Now, with all of that being said, Beyond: Two Souls is, by far, one of the best looking games I have even seen in this--or any--generation. The character models look incredibly lifelike, and the work that QuanticDream did with Heavy Rain, itself a marvel of graphics, has advanced so far that even the character's eyes have a semblance of soul, replacing that blank, soulless look that most games are able to pull off. The water/rain effects look photo-realistic, and some of the later stages, especially the chapters that involve the Infraworld are exquisitely beautiful in their detail. There were countless times during my play through that I had to remind myself that I was playing on a system at the end of its lifecycle. If QuanticDream can get this kind of power out of the aged PS3, what are they going to be able to do on the infinitely more powerful PS4? The mind boggles.
As for the play control, this is another issue that tends to come up in debate. When you go into a QuanticDream game, it is to be expected that the player is essentially walking into a quick-time event (QTE) presentation. You are basically playing one long, beautiful, cinematic "choose your own adventure." If gamers are expecting the controls and action of a game like GTAV, they will be sorely disappointed. Beyond: Two Souls asks players to help tell the story, not to get high scores, earn killstreaks, or to start and run a drug empire. Eighty-five percent of the game is based on screen prompts and controller manipulation. While this style of game isn't for everybody, it is the how this game is built. You cannot fault a game for completing what it set out to do, just because you don't like that control style coming in. It would be comparable to purchasing GTAV and complaining about the violence.
I will say that the control scheme, as defined in the previous QuanticDream games, works well, and is actually less intrusive here. It cuts both ways, as in tense story moments, the screen will go to a sepia-toned slow motion, and the player has to quickly find the button/controller prompt and execute before Jodie--the character--is shot, sliced, punched, thrown off a roof, etc. After a few hours, you do learn to anticipate these prompts, and the flow of the game takes over, but even some late stage actions get lost in the action onscreen.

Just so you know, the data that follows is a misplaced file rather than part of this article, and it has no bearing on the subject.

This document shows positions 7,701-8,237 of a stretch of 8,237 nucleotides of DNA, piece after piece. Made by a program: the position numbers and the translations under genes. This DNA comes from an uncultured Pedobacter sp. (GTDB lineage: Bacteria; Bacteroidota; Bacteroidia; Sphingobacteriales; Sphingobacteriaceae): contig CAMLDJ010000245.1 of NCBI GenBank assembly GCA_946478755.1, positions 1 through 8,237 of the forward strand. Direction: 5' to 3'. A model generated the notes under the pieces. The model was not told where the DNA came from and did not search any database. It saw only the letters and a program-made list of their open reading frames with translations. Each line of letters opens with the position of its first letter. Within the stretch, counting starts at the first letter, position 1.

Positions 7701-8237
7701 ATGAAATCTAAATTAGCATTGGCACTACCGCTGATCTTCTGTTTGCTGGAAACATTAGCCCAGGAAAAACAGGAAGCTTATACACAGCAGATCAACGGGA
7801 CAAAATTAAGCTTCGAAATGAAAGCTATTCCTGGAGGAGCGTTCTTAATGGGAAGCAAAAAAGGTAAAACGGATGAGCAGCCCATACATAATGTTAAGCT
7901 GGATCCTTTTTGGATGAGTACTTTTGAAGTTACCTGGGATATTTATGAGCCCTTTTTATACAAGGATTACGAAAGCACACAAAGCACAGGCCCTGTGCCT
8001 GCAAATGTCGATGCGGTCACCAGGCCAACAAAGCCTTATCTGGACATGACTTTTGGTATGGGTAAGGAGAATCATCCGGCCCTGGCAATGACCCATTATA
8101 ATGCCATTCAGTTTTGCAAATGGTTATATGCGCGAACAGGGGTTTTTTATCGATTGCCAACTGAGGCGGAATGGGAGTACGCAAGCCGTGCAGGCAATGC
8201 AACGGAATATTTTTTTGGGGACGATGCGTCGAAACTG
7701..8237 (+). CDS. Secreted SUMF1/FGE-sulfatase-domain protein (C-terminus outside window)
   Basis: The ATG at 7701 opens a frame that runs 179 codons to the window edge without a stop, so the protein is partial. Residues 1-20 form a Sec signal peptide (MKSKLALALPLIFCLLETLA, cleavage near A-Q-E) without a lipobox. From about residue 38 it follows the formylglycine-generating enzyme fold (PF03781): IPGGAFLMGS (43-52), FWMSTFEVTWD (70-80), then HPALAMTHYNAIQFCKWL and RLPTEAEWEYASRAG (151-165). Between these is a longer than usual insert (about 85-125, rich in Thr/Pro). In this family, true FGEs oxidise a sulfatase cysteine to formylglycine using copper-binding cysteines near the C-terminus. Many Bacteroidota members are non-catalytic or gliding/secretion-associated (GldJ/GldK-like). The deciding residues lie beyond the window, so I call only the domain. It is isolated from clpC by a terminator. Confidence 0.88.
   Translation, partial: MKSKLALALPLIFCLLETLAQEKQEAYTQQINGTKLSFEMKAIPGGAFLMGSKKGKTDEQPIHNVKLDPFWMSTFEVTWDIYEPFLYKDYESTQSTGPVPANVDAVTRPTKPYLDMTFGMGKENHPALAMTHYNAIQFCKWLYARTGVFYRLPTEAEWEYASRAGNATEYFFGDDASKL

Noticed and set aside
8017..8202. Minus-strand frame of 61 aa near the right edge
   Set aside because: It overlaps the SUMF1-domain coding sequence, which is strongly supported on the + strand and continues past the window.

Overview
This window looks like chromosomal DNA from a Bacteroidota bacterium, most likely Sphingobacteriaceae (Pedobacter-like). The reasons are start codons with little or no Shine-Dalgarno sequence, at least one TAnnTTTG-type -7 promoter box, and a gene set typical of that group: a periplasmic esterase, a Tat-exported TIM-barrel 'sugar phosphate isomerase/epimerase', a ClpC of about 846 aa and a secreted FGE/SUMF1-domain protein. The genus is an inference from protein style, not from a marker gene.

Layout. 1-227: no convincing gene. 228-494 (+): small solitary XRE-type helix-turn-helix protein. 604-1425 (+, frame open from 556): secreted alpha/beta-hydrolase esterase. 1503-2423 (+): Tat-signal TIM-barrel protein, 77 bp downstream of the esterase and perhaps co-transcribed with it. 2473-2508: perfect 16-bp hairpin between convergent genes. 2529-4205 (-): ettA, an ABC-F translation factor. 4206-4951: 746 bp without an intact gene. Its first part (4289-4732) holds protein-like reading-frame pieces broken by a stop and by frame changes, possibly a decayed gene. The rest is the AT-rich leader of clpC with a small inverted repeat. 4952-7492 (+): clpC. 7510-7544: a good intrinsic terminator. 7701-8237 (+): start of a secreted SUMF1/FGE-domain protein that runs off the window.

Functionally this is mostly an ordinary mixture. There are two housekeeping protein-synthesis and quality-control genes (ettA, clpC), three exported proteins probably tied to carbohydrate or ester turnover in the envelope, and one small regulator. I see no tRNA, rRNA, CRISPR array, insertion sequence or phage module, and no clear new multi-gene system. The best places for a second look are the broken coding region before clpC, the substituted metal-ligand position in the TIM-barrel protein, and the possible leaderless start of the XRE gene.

Beyond: Two Souls is an ambitious game, to say the least. The story is good for what it is, but told initially in such a way that it is confusing and jumbled, which hurts it in the long run. This executive decision nearly ruins the entire production. The acting--on all fronts--is amazing, and Kadeem Hardison (A Different World) deserves praise as Cole, Dr. Dawkins' research assistant that serves as Jodie's "uncle" figure and her protector while she's a kid, and later her friend and confidant as she gets older.
The graphics are the best I've ever seen in a game--to date--and the entire production is full of the love bestowed on it by its creators. The play control is executed as intended by the developers and, as a whole--due t the story telling problems, mostly--the entire production toes the line between masterpiece and mundane. Unfortunately, it crosses over to both, back and forth, throughout the game.
David Cage has said countless times that he is always looking for ways to push the envelope and blur the lines between playing a game and living a game. Beyond: Two Souls is as close as we have come to that goal.
- Jon Hueber
Beyond: Two Souls is exclusive to the PlayStation 3 and was released on October 8, 2013.
Shop for Beyond: Two Souls on PS3 for a discounted price at Amazon.com.